And I will also say I don’t know of a prior season when I have felt such profound fondness for everyone, even one designer with whom I have a serious antipathy at the beginning of the season. It dissipates, and we become pals later. It was very hard. We just wrapped this week, and it was very hard to say goodbye to them.

Do you use your catchphrase to “make it work” in everyday life?

Tim: You know I do, but I have to say I’ve become very self-conscious about it. I fear that people so expect it that I end up being just this predictable catchphrase person. I’m happy to say that this season of the show I only invoked the phrase when it was really necessary, and I was grateful that the producers weren’t on top of me saying, “Go in there and say ‘make it work.’ Go in there and say ‘make it work.'” No, I did it when it was necessary and appropriate, and there are moments that are really and truly “make it work” moments.

Where did that come from? Is that something that you started saying while teaching?

Tim: Oh absolutely. It came from my classrooms, and in fact, I even remember the first time I used it. This was the senior year class and the course I was teaching was Concept Development, and it works in tandem with a course in which the students actually execute their collection. I had a student who— It was March; she was going to throw the entire collection away, literally and metaphorically, and start a new one. I said, “We are presenting these collections in four weeks. You’re looking at five months of work, and you’re saying you’re going to get rid of it and start all over again?” I said, “You’re not.”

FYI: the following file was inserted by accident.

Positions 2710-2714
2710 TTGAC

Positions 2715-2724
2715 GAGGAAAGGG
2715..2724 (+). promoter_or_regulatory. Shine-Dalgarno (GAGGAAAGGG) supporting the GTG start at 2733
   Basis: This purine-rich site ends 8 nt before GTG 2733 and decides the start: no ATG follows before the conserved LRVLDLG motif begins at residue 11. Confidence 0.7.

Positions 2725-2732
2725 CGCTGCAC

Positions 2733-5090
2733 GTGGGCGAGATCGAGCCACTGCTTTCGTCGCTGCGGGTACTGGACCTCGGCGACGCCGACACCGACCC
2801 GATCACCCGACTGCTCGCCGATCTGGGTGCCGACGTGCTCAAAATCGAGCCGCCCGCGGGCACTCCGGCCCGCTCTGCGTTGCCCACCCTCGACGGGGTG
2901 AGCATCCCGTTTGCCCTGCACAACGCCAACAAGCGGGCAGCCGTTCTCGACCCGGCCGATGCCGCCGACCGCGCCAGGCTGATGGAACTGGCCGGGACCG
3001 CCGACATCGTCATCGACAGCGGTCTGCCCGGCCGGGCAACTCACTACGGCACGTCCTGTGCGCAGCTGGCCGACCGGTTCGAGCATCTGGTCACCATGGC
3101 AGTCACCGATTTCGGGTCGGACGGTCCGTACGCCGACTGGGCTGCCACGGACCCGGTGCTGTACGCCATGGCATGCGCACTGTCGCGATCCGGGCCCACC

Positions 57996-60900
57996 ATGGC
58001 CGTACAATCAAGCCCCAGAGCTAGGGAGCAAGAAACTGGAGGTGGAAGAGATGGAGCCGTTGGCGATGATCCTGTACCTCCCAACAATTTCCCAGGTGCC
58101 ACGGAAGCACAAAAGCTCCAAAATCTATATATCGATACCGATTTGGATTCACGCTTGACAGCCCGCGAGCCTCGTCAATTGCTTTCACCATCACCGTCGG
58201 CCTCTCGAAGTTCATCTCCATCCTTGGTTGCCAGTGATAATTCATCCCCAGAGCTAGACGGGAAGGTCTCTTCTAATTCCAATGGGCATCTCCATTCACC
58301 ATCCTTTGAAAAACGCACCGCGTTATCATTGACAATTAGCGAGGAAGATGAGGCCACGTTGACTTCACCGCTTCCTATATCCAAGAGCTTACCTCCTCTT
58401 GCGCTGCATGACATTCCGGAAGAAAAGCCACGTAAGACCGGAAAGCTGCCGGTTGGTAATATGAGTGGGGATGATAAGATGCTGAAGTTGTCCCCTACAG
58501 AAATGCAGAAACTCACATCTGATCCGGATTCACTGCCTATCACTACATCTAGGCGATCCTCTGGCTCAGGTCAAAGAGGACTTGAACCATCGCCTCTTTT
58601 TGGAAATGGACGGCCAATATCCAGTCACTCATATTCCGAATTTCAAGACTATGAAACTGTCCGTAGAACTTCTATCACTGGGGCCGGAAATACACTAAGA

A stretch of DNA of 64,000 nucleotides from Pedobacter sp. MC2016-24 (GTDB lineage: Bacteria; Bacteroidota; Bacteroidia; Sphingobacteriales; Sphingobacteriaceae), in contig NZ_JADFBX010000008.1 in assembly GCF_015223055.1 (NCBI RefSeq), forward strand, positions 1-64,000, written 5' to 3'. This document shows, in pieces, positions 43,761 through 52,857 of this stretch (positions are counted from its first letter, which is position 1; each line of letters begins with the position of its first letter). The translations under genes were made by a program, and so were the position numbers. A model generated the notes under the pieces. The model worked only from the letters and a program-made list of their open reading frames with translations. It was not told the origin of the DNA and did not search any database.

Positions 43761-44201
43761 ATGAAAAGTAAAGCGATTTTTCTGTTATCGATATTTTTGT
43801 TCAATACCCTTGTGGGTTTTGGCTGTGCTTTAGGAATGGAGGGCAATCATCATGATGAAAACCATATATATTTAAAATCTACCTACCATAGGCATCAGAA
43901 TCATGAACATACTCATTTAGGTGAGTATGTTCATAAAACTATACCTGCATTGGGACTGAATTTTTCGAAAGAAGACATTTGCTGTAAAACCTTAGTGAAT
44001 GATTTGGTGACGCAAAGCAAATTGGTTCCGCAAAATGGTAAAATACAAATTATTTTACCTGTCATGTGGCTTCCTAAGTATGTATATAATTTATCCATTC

I said, “You’re going to look at the situation at hand, offer up a diagnosis for what’s wrong, a prescription, and then a prescription for how to make it work. You’ve got to make this work. You’re not going to start all over again. Period.” This was many years ago this happened, I find that with student that they then end up having this incredible resource within themselves for how to problem solve as they move forward as opposed to just starting all over again. And okay it works, but do you know why? So it’s a very useful lesson.

On Project Runway, it’s nothing if not “make it work.” Because as I’m always saying to the designers, once we leave mood, that’s it. Whatever you have is what you have, and you’re not going shopping again. You’re not retooling this. It’s “make it work” time.

The season now has 17 designers, which is the most in the series’ history. Have you seen a significant difference in working with more contestants? Are there certain challenges that come along with this increase?

Tim: For me, yes. Even when it’s 16 people and it’s so many designers and just making the rounds of the work room takes forever. And I have to tell you, I end up being, in some ways, spent and just exhausted physically and mentally because it’s a lot of work for me to really understand what each individual designer is attempting to achieve and then how to speak to them about my view of how successful this is or not and what I believe would benefit them. It requires a lot of brain searching and conjuring up former experiences.

I will share this with you, with the 17 designers—I don’t know how much everybody knows about the first challenge but—

That’s okay. If you can’t divulge it, that’s okay.

Tim: Well, I will tell you, I can’t make it around to all of them. There isn’t enough time. So, it’s the only time that I haven’t been able to do that. When are down to 16 designers, yes. It’s done, and it’s achieved.